Creating an event budget can be a daunting task. From the venue rental to the catering menu to the A/V package, there are lots of expenses to account for. And while it may be tempting to start signing vendor contracts without a set budget, it won’t set your corporate event up for success.
This guide will show you how to approach your budget in phases to alleviate stress and help better estimate overall costs for your event.
Before you can determine your event budget, you need to lay the foundation for your corporate event. To do this, you should take these steps:
Are you hosting a company-wide retreat with $10,000 to spend? A fundraising gala with a $200,000 budget? A quarterly meeting with a $2,000 budget? Whatever it may be, it helps to define the type of corporate event and the loose budget, which may be set by a manager, finance department, or be part of a larger budget. This allows you to design your specific event around available resources and not the other way around.
Past events offer a lot of data and information when creating a budget for your next event. You can evaluate the areas you over or underspent on to make the appropriate adjustments this time around.
Your high-level event plan should outline your event goals and basic logistics. As these items start coming together, you can include rough budget estimates. It’s helpful to list out the items that are must-haves, including:
This list and loose pricing will allow you to have a better projection of the total expenses.
With these rough numbers, you’re ready to share a projected budget with key stakeholders. This is to ensure they are not only aware of the budget, but approve of it. The earlier you’re able to secure this, the better to eliminate any confusion or surprises down the road.
Once you have a high-level plan and rough budget in mind, you can refine your individual line items with more details.
With your high-level items listed, you can scout for appropriate vendors for your specific needs.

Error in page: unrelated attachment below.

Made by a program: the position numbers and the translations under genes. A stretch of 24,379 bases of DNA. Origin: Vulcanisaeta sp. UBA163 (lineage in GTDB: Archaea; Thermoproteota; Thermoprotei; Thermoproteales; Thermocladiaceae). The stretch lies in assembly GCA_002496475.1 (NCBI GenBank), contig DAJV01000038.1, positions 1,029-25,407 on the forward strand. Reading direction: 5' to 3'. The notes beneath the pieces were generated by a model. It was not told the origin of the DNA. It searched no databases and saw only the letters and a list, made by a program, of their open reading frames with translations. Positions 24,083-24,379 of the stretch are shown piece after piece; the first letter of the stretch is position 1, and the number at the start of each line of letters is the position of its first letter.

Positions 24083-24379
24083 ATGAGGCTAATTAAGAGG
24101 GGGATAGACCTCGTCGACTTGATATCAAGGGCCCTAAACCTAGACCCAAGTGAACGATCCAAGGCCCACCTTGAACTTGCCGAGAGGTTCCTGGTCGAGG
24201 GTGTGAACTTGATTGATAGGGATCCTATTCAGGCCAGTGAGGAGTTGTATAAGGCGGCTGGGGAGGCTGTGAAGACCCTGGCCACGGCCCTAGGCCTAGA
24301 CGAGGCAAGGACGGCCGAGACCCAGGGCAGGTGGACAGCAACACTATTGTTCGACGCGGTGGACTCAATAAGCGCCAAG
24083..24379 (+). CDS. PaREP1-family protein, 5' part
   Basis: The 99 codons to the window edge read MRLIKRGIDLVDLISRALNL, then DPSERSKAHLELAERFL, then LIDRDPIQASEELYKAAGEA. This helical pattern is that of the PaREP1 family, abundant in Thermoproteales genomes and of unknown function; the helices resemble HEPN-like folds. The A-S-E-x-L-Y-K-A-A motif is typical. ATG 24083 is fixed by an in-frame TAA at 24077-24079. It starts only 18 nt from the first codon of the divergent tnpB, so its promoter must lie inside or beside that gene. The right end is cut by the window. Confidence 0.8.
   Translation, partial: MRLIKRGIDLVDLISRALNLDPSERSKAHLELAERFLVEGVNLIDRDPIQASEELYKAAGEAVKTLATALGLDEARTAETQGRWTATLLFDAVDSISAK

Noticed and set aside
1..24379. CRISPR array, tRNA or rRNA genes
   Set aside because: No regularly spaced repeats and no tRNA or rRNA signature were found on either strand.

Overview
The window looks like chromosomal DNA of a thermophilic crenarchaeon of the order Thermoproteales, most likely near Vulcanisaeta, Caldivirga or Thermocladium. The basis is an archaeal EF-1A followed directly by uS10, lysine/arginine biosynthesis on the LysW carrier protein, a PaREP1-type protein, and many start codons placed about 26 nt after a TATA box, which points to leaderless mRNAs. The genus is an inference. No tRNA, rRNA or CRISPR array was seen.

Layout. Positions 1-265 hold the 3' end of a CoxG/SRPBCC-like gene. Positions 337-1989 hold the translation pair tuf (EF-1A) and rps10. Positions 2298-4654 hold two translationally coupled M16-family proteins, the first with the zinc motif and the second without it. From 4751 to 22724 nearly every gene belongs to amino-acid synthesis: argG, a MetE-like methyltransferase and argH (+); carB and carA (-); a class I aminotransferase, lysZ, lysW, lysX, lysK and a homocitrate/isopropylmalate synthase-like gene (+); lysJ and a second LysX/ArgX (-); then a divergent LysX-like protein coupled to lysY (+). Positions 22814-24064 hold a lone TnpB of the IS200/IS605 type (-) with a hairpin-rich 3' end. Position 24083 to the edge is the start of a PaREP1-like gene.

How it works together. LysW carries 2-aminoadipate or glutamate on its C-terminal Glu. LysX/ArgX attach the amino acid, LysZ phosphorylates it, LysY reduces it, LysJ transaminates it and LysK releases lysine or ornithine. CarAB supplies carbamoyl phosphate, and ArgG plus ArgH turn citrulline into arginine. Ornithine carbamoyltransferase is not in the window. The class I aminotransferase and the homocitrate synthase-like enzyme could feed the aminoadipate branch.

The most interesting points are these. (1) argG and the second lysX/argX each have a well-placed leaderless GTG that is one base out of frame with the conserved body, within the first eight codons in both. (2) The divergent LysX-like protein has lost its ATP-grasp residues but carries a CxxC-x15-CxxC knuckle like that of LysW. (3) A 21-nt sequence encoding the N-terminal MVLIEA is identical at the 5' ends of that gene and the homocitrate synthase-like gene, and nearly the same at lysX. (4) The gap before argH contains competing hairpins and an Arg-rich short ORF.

Take a look at your entire list and break items down into more refined categories, when possible. For example, “Venue” can be further defined as: venue rental, equipment rental, WiFi, venue-specific staff and security. This will help you be more granular and precise.
As you build out your detailed list of line items, be sure to include vendor proposals and quotes. These up-to-date numbers will help you identify the right choice for each area of your budget. You can then enter into formal agreements and contracts for the event.
At the end of this stage, you should have built out a complete list of your expected line items with attached costs.
As you select your final location and vendors, things become real. You’re signing contracts and making payments. The next step is to actualize your budget and ensure you’re staying within it!
With payments made, you can now track your actual spend against your projected spend.
It’s helpful to see these numbers side by side as it gives you complete visibility into how your line items are adding up against your total budget.
When you think your budget is completely set, add one more line item – a contingency fund. Depending on the size or complexity of an event, you may want to give yourself up to 20% of the event budget here.
This fund ensures you’re prepared to handle any changes or additional expenses that may cause you to exceed projected plans. Just remember to get stakeholder approval of this!
If you’ve been diligently tracking your spending, this is an easy one! After your event is over, you should revisit your budget and contracts to ensure you’re squared up on all financial obligations.
You should also ensure every single cost is reflected in your budget. Once you have a comprehensive view, you can turn those numbers into valuable takeaways.
It’s time to face your total. Whether you are using a budgeting software that will tally up your line items for you or are doing it manually with a spreadsheet, determine your final and total amount spent.
This number will not only be shared with your stakeholders, but will be helpful in measuring overall outcomes from your event.
Did you have any savings? If so, this will help you tighten up future budgets and give you a positive to highlight when reporting to key stakeholders.
Were there any overages? If so, you may want to investigate the reason. It could be because you under-budgeted for a given line item or incurred additional expenses with the vendor.
Analyzing your budget immediately following your event will make it easier for you to plan and make adjustments for future events.
Planning a corporate event is overwhelming enough! But you can take stress out of budgeting by taking a phased approach that will set you up for success every step of the way. Plus, St. Bonavenue offers on-site services that immediately streamline your vendor needs and consolidates pricing. Let’s connect on your event today!
Download “A Step-by-Step Guide to Creating an Event Budget” as a PDF for easy reference or printing.Download PDF